3D printing is becoming a mainstay in the sporting world, and the latest sport to join the revolution is boxing. Canadian company, Hayabusa, a global leader in combat equipment, recently released its T3D Gloves, the world’s first 3D printed boxing gloves. The T3Ds take the traditional knuckle padding and replace it with Hayabusa’s patent-pending 3D printed lattices. This technology hopes to better protect fighters during their sparring sessions and give them a more comfortable boxing experience.
Since its founding in 2006, Hayabusa has prided itself on using research to develop, test, and manufacture its fighting equipment. The company wants to continually improve its products, and push the combat world forward. This mentality has helped land it a partnership with Marvel and become one of the most sought-after brands in the fighting world.
To stay on top, however, Hayabusa needed to continue innovating. But how do you innovate one of the most simple pieces of equipment in sports? You incorporate 3D printing.
Hayabusa chose to upgrade its already popular T3 boxing gloves and replaced the traditional layered foam construct with a 3D printed lattice. The company dubbed its new product the T3D and now has a lattice with thousands of individual struts designed to absorb and disperse the impact of each punch. The lattice is more structurally stable than traditional foam and should maintain its integrity better over time. With this, the fighter gets that “broken-in” feeling from day one and should be better protected during their sparring sessions.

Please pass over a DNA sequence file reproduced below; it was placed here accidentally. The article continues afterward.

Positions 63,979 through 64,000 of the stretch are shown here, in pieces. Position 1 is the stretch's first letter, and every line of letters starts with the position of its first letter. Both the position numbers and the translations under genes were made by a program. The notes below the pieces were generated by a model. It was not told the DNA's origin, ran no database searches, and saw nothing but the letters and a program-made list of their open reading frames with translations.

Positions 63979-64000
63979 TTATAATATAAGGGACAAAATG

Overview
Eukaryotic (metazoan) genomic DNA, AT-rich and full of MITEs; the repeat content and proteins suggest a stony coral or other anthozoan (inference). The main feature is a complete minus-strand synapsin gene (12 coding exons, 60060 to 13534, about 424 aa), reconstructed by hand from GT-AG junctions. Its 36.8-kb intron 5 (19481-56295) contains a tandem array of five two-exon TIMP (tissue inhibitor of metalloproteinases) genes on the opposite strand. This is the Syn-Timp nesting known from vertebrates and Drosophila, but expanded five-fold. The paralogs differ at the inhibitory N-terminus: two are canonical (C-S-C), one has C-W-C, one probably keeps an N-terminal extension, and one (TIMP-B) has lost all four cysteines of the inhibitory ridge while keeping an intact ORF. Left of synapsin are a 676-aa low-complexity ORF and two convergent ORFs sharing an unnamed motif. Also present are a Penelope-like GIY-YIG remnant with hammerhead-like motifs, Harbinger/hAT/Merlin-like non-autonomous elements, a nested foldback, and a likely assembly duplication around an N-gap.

“We are beyond excited to share our T3D Boxing Gloves with the world. This will fundamentally change the industry’s perception of hand protection and comfort. Hayabusa’s patent-pending design took years of research, development, and testing to perfect, and we’re ready to define the next era of performance.” -Ken Clemont, CEO of Hayabusa
It’s exciting to see the athletic space incorporating 3D printing to such a high degree. These boxing gloves show that even the simplest sporting equipment can be innovated, and after this, engineers might be taking second glances to see if there is any equipment they overlooked the first time.
If you’re interested in buying a pair yourself, the gloves officially dropped on April 17th and can be found on the Hayabusa website. The gloves come in four colorways and range in weight from 10 to 18 oz.
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